Grace's Guide is the leading source of historical information on industry and manufacturing in Britain. This web publication contains 129,105 pages of information and 204,076 images on early companies, their products and the people who designed and built them.
of Smethwick and Telford
The name AGA is an abbreviation of Aktiebolaget Gas Accumulator.
In 1912, the Nobel Prize-winning Swedish physicist Dr. Gustaf Dalén (1869 - 1937) lost his sight in an explosion. Forced to stay at home, Dr. Dalen discovered that his wife was exhausted by cooking. Although blind, he was determined to develop a new stove that was capable of every culinary technique and easy to use. It is also capable of heating a house.
Adopting the principle of heat storage, he combined a small and efficient heat source, two large hotplates and two generous ovens into one robust and compact unit: the AGA Cooker.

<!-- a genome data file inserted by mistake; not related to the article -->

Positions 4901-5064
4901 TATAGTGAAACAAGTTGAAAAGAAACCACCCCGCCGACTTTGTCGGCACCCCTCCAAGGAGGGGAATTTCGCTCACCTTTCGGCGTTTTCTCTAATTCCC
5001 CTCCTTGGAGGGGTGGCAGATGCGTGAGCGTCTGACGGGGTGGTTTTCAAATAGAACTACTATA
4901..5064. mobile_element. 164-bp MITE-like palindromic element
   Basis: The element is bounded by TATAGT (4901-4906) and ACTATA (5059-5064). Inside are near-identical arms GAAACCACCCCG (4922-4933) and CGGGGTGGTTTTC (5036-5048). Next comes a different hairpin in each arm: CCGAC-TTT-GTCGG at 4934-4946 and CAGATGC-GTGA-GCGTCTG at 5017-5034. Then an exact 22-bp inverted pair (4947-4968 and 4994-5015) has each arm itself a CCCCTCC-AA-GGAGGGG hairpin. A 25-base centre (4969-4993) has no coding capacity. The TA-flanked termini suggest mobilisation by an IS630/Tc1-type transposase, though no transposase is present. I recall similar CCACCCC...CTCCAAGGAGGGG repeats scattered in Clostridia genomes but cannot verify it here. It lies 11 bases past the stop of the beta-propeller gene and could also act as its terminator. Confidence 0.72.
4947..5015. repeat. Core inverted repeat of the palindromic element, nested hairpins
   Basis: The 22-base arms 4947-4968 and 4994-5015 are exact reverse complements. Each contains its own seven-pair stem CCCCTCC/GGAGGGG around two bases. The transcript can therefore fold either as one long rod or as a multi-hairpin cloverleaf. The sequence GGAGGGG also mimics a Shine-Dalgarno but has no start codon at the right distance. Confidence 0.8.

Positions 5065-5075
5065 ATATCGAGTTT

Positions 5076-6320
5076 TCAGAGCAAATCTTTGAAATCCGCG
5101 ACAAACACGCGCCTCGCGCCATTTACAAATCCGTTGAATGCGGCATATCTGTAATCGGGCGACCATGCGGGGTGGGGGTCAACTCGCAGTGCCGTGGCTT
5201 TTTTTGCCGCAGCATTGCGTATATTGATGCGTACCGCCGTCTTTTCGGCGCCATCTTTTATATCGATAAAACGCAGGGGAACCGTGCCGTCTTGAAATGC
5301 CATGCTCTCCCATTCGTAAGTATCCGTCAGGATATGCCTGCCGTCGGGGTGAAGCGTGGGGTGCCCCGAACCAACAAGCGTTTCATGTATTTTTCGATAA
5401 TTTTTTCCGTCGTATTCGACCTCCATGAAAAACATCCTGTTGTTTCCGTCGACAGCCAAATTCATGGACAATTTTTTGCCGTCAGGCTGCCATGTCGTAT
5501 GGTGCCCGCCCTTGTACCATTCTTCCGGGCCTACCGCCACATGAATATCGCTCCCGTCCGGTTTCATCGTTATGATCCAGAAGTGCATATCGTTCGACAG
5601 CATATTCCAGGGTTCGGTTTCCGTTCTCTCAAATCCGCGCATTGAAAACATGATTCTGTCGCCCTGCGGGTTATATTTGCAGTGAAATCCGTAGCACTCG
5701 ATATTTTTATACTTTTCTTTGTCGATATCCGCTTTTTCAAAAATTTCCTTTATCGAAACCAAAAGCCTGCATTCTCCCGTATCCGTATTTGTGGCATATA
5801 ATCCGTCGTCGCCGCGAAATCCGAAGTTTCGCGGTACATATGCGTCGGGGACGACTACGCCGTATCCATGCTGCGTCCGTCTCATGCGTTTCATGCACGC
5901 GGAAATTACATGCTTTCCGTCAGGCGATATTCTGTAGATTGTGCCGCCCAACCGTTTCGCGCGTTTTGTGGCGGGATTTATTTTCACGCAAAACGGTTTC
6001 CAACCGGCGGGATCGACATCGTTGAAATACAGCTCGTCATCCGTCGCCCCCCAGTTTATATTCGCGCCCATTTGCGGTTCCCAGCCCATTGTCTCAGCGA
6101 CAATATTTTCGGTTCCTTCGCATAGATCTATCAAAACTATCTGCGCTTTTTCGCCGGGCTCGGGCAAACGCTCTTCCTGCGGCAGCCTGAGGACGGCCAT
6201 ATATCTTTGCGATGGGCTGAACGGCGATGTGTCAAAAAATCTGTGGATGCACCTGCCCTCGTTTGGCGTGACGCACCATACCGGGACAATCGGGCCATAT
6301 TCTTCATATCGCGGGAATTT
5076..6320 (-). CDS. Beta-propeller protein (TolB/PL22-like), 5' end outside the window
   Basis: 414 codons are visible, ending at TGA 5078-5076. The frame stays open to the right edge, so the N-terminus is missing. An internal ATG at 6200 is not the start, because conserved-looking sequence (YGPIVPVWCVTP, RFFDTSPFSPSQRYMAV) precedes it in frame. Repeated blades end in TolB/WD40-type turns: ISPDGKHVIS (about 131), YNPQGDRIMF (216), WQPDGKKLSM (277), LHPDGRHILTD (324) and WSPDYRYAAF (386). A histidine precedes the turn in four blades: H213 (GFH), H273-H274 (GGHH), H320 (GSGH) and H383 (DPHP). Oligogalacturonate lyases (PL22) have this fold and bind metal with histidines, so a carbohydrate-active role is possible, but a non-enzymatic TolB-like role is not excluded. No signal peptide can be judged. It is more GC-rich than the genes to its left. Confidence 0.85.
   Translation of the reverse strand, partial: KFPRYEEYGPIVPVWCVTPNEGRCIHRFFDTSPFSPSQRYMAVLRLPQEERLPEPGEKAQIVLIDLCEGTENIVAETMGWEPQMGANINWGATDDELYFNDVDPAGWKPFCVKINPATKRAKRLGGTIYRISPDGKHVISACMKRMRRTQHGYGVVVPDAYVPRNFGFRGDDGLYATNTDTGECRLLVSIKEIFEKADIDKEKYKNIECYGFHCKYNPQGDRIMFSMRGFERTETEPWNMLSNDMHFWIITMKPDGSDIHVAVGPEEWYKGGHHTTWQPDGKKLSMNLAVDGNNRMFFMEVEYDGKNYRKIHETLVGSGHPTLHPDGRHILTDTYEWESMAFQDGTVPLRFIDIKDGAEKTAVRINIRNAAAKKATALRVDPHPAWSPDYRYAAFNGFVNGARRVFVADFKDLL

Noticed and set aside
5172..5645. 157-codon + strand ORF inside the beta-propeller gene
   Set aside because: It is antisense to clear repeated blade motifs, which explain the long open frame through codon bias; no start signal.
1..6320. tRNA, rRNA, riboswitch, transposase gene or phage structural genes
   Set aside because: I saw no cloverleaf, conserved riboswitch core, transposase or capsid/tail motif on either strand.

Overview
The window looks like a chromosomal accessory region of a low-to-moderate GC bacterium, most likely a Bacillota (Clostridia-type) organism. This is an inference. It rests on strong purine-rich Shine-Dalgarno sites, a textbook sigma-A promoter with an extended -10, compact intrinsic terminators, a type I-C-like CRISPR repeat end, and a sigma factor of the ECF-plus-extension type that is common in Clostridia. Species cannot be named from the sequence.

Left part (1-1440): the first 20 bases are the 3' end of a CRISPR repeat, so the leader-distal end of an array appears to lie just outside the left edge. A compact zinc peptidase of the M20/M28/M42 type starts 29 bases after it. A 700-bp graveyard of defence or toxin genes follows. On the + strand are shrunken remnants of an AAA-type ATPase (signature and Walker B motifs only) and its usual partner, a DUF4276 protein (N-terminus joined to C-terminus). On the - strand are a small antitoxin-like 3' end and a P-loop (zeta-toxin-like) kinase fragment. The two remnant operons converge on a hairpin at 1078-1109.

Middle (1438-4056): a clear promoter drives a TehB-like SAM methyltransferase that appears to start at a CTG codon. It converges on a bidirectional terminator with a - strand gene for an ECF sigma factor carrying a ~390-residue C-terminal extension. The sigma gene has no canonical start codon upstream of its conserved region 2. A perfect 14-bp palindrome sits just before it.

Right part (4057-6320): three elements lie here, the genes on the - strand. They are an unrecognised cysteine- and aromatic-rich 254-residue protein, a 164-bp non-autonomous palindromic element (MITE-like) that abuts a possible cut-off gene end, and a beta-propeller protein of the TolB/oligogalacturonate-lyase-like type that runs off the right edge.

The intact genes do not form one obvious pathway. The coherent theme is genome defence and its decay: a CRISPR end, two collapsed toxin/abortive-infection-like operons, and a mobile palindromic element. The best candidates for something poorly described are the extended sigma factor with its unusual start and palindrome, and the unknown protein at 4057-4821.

AGA AB introduced the cooker in Sweden in 1922.
1929 The cooker was introduced to England by Bell's Heat Appliances.
1947 Most production of the iron castings in the cooker was moved to the Coalbrookdale foundry in Shropshire, the site of Abraham Darby's original iron works where modern iron smelting was invented.
The cookers are made in a factory in Telford alongside Rayburn, but the Coalbrookdale foundry was sold and has now been closed.